Middle English (Scots) wawlen, probably from Middle English wawil- (in wawil-eghed walleyed)

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Statistics for wall

Last Updated

3 Oct 2018

Look-up Popularity

Time Traveler for wall

The first known use of wall was before the 12th century

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More Definitions for wall

wall

noun

English Language Learners Definition of wall

: a structure of brick, stone, etc., that surrounds an area or separates one area from another

: the structure that forms the side of a room or building

: the outer layer of something that is hollow (such as a part of the body or of a plant)

wall

noun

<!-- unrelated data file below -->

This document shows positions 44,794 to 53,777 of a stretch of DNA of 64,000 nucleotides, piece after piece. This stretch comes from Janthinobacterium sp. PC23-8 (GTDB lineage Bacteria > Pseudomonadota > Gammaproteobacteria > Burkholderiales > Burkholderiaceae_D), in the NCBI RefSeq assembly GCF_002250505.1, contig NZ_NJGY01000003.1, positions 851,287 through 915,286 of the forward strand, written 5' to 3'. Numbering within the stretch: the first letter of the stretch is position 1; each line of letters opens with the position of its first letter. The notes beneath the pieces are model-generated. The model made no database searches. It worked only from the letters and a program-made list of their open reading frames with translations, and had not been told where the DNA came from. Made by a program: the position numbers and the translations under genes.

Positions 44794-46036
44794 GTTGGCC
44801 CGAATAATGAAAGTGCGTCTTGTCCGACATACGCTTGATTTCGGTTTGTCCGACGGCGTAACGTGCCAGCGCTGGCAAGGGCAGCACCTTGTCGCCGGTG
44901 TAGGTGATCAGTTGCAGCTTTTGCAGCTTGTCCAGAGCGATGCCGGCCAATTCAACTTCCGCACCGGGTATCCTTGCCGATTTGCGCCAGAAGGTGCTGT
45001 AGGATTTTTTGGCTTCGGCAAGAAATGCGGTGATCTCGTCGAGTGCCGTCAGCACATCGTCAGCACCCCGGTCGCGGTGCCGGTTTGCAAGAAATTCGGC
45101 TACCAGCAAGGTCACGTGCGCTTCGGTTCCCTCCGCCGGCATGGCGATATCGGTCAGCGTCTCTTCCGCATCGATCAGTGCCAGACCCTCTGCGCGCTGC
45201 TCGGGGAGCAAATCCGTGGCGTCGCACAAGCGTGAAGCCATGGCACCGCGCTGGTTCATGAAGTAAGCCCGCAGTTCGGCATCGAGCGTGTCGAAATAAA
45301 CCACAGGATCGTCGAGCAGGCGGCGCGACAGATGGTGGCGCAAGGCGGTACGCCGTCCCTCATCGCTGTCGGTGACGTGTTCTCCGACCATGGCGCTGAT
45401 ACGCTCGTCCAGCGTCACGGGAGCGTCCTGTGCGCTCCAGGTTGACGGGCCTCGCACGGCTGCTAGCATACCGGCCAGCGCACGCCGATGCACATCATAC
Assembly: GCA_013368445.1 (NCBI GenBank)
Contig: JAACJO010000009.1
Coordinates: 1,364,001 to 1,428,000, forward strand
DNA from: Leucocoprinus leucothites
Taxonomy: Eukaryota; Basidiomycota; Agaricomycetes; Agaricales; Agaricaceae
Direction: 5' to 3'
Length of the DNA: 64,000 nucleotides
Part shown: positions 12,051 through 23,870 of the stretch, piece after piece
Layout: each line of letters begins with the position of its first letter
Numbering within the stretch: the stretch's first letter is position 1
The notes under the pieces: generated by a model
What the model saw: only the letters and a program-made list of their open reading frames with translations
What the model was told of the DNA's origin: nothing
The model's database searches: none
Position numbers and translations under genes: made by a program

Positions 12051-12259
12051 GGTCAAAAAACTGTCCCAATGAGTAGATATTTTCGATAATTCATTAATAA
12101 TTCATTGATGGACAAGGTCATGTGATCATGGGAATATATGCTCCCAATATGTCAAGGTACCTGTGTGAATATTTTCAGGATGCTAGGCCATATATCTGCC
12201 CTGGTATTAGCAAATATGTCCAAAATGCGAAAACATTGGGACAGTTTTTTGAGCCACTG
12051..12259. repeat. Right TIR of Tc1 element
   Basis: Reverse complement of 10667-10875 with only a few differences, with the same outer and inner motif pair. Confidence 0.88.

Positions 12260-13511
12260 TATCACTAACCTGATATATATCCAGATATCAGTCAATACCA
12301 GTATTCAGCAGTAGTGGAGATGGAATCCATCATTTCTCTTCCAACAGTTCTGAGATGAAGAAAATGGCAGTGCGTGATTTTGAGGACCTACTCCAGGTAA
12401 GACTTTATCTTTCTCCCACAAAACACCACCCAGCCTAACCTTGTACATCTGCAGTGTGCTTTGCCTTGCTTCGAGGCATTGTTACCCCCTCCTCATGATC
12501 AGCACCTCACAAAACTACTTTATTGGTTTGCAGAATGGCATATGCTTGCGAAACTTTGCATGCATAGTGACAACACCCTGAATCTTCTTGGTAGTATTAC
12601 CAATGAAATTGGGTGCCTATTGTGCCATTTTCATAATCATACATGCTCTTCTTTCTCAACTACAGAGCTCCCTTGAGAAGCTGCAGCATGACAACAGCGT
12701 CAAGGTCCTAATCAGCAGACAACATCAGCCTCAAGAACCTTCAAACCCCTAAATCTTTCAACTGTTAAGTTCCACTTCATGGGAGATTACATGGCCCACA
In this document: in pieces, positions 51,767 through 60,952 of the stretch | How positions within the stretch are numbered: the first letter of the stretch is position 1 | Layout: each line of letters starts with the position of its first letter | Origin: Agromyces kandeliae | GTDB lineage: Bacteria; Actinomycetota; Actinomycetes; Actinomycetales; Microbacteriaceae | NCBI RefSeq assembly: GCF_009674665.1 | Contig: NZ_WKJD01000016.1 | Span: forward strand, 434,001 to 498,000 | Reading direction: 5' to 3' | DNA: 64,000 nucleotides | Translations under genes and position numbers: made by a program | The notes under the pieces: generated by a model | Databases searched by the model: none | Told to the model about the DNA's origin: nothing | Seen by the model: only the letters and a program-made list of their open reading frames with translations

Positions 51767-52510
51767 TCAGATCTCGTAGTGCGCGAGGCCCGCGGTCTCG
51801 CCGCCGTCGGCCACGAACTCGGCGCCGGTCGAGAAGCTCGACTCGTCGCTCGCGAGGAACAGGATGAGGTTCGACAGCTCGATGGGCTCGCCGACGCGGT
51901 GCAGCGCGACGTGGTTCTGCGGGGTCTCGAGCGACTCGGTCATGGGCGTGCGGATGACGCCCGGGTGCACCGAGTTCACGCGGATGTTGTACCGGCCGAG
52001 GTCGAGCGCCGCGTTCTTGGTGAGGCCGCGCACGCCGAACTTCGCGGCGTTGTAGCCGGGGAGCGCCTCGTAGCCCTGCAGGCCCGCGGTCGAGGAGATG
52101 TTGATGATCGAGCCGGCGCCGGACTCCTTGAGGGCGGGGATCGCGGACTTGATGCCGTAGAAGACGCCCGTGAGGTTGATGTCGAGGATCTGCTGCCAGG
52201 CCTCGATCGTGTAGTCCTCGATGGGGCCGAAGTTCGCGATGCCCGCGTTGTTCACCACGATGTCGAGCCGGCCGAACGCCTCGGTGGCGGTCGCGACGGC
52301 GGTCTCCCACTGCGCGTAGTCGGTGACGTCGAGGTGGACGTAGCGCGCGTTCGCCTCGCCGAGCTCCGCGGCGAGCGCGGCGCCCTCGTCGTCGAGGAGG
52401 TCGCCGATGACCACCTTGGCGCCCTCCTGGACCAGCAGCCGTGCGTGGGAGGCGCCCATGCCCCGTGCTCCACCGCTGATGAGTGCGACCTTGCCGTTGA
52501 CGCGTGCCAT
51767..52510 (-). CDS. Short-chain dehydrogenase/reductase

\ˈwȯl \

Kids Definition of wall

 (Entry 1 of 2)

1 : one of the sides of a room or building

2 : a solid structure (as of stone) built to enclose or shut off a space The property is surrounded by a brick wall.

3 : something that separates one thing from another a wall of mountains

4 : a layer of material enclosing space the heart wall the wall of a pipe

Other Words from wall

walled \ˈwȯld \ adjective

wall

verb
walled; walling

Kids Definition of wall (Entry 2 of 2)

: to build or have a wall in or around

wall

noun
\ˈwȯl \

Medical Definition of wall 

: a structural layer surrounding a cavity, hollow organ, or mass of material molecules small enough to be absorbed through the intestinal wall— Josie Glausiusz muscles of the abdominal wall

Other Words from wall

walled \ˈwȯld \ adjective

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Comments on wall